Now, specifically regarding Bill C-3 and the “health, safety and security” aspects of the Bill, I am certain that mutual agreement can be worked out on the technical terms as has been achieved in the past. We have little difficulty with security matters either because immediately after 9/11 we engaged, managed and are paying for 24 hour a day armed security at the Ambassador Bridge, unlike other border crossings. Most of the latest security technology innovations are put into service first at the Ambassador Bridge.
We are aware that the Bridge and Tunnel Operators Association has given testimony regarding the sections of Bill C-3 dealing with toll collection and financing. We respectfully request the right to submit additional information regarding more appropriate language dealing with the Ambassador Bridge as a private owner and long-term operator of the most efficient international border crossing in North America and consistent with all earlier legislation both in Canada and the U.S. and agreements between the parties.
To the extent that the sponsors of Bill C-3 are trying to emulate the Presidential Permit process in the United States, they have not done so in Bill C-3. The Presidential Permit process is designed to focus on the single issue of whether new border infrastructure is in the public interest. Thus, the U.S. agency which decides whether to issue such permits, the Department of State, focuses only on that public interest issue and does not involve itself in approval of changes of ownership of bridges or operation of bridges. Ownership and operation are matters left to the bridge owner, both by the U.S. and by Canada. This is wise policy since there is no reason to believe that the private sector will not do a good job in self-regulation, as it has for decades without any problem.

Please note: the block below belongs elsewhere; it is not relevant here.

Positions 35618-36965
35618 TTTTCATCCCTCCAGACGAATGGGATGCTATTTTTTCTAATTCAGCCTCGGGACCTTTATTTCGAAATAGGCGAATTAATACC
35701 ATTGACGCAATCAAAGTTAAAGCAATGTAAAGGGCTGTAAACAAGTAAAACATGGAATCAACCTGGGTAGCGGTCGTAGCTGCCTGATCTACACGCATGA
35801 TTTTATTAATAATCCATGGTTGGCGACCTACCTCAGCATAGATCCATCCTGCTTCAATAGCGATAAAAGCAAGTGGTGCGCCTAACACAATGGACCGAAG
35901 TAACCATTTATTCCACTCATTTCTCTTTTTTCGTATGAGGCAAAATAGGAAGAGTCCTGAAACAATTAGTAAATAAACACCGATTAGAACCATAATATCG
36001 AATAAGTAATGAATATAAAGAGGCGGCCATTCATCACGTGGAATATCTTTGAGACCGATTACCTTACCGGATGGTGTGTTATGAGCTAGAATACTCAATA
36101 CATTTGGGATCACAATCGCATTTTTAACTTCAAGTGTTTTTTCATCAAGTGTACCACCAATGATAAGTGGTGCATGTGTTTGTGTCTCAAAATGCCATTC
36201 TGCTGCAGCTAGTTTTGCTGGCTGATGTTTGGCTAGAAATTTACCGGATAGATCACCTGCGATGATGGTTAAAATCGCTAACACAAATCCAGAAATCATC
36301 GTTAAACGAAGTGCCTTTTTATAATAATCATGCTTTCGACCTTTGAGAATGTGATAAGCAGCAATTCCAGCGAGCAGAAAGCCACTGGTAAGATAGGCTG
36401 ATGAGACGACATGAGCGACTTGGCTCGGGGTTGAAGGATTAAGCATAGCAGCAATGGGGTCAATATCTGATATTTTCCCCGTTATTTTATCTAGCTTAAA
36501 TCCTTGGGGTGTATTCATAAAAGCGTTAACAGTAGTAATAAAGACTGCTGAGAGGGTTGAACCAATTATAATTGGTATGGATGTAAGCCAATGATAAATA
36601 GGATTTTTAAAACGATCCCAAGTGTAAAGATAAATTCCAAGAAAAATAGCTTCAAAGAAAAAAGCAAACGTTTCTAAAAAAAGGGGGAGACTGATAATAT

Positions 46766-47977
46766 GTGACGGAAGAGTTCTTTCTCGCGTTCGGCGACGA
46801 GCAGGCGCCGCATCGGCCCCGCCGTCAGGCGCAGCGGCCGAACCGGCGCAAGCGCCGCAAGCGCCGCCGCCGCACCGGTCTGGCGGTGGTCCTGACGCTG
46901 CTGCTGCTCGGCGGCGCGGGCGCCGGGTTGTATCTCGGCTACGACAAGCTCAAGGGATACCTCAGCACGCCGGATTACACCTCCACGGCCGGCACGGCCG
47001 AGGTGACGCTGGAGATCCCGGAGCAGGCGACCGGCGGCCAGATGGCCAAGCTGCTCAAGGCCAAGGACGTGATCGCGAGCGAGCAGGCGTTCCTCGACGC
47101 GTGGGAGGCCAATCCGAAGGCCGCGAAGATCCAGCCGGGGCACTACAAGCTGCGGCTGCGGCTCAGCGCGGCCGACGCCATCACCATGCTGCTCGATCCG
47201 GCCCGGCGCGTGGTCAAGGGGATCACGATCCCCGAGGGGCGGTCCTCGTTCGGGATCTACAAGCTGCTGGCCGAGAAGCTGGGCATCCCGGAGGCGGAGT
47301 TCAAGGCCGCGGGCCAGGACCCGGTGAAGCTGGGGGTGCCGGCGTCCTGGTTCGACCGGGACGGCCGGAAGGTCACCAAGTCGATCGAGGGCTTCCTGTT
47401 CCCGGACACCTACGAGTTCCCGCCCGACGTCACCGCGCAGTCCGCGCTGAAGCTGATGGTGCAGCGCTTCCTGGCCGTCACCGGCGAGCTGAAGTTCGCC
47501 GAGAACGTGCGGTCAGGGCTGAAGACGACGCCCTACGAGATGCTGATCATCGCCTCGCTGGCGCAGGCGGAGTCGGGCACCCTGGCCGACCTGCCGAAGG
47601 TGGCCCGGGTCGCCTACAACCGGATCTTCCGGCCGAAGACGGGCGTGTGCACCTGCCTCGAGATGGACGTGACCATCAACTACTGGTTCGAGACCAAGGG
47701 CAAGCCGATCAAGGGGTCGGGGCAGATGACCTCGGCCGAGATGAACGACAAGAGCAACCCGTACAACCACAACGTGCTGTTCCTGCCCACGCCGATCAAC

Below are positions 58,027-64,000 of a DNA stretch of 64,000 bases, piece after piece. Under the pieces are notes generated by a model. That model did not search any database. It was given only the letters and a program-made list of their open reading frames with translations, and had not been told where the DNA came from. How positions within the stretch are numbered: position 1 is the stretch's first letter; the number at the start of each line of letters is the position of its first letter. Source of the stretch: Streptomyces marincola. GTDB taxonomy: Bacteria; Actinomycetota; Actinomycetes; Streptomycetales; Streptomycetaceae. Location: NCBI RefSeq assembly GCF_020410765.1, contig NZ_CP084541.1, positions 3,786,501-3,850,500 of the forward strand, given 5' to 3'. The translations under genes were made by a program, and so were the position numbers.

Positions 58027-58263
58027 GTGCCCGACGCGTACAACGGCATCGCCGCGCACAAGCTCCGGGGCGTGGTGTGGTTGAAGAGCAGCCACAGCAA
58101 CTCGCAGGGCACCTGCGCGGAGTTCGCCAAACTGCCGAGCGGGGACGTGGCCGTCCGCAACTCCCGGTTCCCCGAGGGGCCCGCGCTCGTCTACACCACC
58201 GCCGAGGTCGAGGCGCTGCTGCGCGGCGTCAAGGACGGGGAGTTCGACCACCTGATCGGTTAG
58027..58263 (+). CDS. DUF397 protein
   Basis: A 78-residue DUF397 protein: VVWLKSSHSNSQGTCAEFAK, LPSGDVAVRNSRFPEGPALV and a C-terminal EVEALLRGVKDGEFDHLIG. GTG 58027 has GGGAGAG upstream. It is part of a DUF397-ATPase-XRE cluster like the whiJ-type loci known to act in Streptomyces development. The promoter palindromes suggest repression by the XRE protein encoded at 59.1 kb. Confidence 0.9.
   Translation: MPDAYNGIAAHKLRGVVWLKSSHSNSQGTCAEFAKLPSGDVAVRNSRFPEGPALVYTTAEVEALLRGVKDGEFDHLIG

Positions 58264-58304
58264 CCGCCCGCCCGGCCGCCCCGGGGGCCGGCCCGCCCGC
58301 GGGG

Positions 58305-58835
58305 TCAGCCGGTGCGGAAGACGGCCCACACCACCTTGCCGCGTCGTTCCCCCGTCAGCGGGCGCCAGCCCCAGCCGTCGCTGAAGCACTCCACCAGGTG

By contrast, Bill C-3 would involve the Canadian Government in such matters. However, Bill C-3 is much too invasive in injecting Government into the regulation of bridges. For example, the Bill unnecessarily puts the Governor-in-Council into a micro-management position by authorizing it to adopt regulations on the operation and use of each bridge.
Simply stated, there is no problem with the status quo that would warrant this proposed new level of government involvement. Bill C-3 is a solution in search of a problem.
Further, in the case of the plans to add another span to the Ambassador Bridge, the State Department has determined that no Presidential Permit is needed since the Ambassador Bridge has previously been approved by statute. So too in Canada, existing bridges should be grandfathered as against any requirements relative to obtaining approval for new construction or alteration. Any other approach will cause private investors to think long and hard before making significant infrastructure investments.
On the other hand, to the extent that Canada wishes to take reasonable steps to insure that persons with criminal backgrounds or persons who pose security risks, do not control, or come into control of, new or existing international crossings, we have no objection to that type of limited and reasonable regulation to protect the public interest. At the same time, any new measure should make clear that foreign ownership in and of itself is not unlawful or impermissible, or grounds for disapproval. Government regulation in this area that goes beyond reasonable security considerations might stifle private investment and involve the government in private sector affairs best left unregulated.
Further, Bill C-3 carries with it the risk of inappropriate extraterritorial impact. At a minimum, the bill should be amended to provide that the Government be advised of a change of control in ownership, not that it be given a right to approve or disapprove control, other than for security concerns and then only after consultation with the U.S. This will ensure against unilateral action on a matter as fundamentally bi-national as a bridge across the border.